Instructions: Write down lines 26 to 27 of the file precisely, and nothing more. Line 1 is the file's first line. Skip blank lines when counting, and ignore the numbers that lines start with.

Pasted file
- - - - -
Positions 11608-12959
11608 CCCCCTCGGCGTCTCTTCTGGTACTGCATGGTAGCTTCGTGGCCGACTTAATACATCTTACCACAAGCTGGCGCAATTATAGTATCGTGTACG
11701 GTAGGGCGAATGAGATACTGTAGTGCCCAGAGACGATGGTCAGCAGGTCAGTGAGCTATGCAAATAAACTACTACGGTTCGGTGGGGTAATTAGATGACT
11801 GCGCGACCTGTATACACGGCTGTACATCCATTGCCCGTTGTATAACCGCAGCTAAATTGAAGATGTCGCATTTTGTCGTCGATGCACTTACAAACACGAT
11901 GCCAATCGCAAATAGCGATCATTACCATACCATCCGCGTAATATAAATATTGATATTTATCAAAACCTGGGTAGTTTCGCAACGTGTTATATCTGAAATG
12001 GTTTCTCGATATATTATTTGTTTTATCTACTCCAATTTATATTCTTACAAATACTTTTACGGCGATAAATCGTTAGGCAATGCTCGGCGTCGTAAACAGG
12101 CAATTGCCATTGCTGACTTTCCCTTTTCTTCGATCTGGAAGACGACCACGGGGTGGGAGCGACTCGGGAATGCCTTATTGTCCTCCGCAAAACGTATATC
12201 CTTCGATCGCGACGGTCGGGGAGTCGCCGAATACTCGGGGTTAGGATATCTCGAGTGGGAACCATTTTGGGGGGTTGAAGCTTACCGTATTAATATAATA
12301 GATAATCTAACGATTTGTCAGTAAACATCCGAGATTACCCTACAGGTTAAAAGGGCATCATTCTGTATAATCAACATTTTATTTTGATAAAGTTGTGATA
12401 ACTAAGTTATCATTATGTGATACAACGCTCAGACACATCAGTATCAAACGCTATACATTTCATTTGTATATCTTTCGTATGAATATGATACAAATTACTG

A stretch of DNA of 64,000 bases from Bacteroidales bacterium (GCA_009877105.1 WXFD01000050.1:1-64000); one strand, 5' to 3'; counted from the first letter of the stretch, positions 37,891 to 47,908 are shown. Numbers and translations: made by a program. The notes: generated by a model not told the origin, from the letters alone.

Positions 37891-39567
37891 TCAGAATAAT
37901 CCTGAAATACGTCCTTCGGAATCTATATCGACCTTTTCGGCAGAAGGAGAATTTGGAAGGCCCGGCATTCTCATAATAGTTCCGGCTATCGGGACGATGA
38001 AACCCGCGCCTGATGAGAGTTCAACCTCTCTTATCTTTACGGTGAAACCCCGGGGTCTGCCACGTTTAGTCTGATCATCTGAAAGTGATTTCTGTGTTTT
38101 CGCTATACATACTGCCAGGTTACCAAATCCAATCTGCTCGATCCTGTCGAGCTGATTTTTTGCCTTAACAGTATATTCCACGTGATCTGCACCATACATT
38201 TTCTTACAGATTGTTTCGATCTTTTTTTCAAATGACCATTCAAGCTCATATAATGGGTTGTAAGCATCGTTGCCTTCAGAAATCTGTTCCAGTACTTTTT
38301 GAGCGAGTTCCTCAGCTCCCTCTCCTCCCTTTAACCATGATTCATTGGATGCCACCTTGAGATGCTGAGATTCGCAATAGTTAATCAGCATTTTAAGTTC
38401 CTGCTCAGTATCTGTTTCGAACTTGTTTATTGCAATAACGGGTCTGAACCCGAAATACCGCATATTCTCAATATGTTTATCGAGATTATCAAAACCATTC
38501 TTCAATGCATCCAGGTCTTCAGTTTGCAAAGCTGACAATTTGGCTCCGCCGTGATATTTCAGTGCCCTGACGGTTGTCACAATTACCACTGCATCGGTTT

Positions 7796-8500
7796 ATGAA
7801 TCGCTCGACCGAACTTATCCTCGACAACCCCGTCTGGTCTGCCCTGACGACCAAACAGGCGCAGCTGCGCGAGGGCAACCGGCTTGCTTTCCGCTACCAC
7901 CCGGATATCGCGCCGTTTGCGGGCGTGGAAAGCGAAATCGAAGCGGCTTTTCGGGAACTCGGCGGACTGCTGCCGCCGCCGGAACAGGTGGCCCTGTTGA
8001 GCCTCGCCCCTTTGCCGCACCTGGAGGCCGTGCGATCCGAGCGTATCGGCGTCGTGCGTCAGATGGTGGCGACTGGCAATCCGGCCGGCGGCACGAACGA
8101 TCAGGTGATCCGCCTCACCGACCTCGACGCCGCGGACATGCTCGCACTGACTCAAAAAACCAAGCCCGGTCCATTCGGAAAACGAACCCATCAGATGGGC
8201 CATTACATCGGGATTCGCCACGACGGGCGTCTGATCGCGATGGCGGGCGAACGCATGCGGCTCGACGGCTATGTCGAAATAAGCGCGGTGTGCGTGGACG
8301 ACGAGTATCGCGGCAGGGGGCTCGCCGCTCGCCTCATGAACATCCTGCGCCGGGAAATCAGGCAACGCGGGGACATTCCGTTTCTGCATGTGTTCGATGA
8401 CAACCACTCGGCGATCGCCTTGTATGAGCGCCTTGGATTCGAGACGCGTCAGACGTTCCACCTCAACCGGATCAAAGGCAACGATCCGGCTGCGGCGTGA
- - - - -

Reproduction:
8101 TCAGGTGATCCGCCTCACCGACCTCGACGCCGCGGACATGCTCGCACTGACTCAAAAAACCAAGCCCGGTCCATTCGGAAAACGAACCCATCAGATGGGC
8201 CATTACATCGGGATTCGCCACGACGGGCGTCTGATCGCGATGGCGGGCGAACGCATGCGGCTCGACGGCTATGTCGAAATAAGCGCGGTGTGCGTGGACG